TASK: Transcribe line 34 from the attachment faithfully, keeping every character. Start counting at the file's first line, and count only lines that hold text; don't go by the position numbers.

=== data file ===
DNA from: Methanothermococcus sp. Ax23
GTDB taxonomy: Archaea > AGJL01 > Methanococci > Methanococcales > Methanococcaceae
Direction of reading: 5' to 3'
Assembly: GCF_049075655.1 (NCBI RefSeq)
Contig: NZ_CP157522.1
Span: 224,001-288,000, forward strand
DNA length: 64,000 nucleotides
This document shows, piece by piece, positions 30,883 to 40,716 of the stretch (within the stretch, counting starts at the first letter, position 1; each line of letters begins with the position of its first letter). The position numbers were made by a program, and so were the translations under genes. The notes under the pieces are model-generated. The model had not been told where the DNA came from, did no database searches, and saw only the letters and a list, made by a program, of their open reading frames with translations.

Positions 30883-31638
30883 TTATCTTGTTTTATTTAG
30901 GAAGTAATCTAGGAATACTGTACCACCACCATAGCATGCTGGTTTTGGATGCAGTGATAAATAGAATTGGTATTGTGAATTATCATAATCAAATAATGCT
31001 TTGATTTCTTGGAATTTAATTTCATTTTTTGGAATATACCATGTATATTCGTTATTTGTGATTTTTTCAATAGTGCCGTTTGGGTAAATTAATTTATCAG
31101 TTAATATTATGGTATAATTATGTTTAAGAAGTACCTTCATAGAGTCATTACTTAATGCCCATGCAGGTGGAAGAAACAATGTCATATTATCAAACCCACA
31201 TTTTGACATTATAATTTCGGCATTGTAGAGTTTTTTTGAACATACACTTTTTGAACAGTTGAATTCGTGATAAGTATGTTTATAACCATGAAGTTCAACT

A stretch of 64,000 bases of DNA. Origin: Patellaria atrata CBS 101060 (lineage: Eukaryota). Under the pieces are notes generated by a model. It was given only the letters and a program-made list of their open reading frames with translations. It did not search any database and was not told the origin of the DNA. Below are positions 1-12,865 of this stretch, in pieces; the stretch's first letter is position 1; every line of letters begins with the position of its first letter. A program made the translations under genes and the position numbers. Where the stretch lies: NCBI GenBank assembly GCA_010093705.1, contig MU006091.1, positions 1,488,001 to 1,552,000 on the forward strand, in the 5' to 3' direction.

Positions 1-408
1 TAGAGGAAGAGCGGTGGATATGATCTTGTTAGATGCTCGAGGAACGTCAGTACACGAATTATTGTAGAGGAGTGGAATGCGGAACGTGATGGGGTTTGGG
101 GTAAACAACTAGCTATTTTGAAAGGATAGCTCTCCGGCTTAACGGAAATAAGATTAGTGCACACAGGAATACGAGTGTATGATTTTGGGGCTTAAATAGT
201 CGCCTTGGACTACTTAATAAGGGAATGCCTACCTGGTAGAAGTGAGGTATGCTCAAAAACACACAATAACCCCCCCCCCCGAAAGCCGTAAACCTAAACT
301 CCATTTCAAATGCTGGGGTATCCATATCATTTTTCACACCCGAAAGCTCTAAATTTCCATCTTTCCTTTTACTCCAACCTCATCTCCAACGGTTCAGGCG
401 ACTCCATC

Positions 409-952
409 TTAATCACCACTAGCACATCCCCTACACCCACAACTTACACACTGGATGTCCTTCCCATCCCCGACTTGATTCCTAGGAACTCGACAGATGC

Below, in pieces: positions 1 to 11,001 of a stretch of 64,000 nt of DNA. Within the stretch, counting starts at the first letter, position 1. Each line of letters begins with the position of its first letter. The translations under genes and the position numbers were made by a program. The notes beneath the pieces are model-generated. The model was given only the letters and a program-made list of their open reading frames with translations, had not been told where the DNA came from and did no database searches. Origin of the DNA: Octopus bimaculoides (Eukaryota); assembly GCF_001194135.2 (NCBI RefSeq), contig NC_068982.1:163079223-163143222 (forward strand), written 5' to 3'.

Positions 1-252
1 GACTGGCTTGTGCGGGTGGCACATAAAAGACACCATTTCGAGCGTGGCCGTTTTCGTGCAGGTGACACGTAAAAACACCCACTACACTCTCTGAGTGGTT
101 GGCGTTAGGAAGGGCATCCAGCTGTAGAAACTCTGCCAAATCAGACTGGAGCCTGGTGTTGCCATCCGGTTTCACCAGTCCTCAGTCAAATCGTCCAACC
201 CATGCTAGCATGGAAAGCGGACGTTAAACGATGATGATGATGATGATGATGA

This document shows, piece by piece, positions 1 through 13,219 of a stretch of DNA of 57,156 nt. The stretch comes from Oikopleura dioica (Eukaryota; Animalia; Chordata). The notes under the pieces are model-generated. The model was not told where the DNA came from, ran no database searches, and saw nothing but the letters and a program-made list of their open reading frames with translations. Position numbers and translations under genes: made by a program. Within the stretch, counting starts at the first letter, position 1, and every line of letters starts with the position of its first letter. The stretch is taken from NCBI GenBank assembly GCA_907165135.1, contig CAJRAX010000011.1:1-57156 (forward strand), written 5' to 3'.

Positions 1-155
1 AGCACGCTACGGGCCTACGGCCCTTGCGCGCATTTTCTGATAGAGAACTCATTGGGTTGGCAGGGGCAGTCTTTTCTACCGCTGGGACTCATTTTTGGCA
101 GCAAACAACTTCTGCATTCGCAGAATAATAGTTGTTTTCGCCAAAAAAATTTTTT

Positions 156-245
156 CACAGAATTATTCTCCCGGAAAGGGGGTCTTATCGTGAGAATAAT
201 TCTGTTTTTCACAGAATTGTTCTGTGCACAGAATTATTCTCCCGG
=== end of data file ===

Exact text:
156 CACAGAATTATTCTCCCGGAAAGGGGGTCTTATCGTGAGAATAAT